Like other Pacific Islands, Indonesia has its contemporary, Western-influenced pop stars as well as its more traditional artists. And on the Indonesian island of Bali, music doesn't get any more traditional than the type of performances that are heard on this CD. Pitamaha: Music From Bali spotlights various gamelen -- traditional Balinese ensembles that emphasize bronze and bamboo instruments. (Gamelan is singular, gamelen is plural.) In gamelan music, string instruments take a back seat to bronze and bamboo instruments (if they're used at all). The man listeners can thank for these recordings is producer David Baker, who recorded the gamelen during a visit to Bali in December 1995 and January 1996. Baker had first discovered gamelan music during a trip to Bali in late 1992/early 1993, and when he returned to the island three years later, he was determined to do some recording. It isn't hard to see why Baker found the gamelen captivating; this type of music has a very haunting, hypnotic quality. Another adjective that comes to mind when Pitamaha is playing is "intriguing" -- that is, if you're looking at things from a non-Indonesian, non-Balinese perspective. Someone who grows up in Bali and hears gamelan music his/her entire life won't find the CD's bronze/bamboo orientation usual. But in most cultures -- Middle Eastern, African, European, Latin American, or otherwise -- one doesn't encounter a lot of traditional ensembles that emphasize bronze and bamboo at the expense of string instruments. In traditional Balinese music, there is nothing that's comparable to the Arabic oud, the Turkish saz, the Indian sitar, or the Chinese morin huur -- in a gamelan, it's all about the bronze and the bamboo. Totally untouched by the modern pop sounds of the Pacific, Pitamaha takes a rewarding look at an art form that has been enriching Bali for centuries.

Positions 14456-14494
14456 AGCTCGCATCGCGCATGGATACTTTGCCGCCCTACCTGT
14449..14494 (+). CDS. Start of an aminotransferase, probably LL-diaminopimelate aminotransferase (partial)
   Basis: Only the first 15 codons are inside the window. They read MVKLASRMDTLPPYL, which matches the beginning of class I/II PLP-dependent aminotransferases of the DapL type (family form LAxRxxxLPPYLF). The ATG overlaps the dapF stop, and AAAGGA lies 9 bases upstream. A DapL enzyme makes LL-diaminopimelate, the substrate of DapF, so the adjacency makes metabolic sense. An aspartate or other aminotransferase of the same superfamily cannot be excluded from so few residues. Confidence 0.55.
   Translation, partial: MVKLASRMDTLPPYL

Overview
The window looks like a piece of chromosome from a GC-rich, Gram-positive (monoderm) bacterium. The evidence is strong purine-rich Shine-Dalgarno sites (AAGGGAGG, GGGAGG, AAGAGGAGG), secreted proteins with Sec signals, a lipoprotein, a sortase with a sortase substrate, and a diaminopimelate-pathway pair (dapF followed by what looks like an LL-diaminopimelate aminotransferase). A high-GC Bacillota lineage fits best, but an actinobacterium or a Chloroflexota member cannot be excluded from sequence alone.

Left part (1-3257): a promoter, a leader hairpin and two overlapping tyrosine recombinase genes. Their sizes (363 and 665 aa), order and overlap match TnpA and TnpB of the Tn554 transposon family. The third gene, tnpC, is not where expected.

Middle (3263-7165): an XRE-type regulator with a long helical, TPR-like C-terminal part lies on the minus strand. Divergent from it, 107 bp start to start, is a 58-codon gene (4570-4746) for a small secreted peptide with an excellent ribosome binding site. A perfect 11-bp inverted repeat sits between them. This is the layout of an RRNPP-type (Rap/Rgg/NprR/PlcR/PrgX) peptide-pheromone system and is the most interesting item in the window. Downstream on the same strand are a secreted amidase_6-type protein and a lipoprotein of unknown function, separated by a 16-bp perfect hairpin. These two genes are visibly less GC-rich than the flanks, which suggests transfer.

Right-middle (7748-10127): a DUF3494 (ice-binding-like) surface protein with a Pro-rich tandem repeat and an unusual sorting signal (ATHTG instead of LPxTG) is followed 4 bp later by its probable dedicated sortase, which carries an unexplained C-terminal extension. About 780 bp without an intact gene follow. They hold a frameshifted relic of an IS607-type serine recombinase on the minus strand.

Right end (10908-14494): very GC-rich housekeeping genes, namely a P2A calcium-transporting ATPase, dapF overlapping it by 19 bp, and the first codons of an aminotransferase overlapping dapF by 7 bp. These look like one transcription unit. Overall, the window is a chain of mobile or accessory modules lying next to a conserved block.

AllMusic Review by Alex Henderson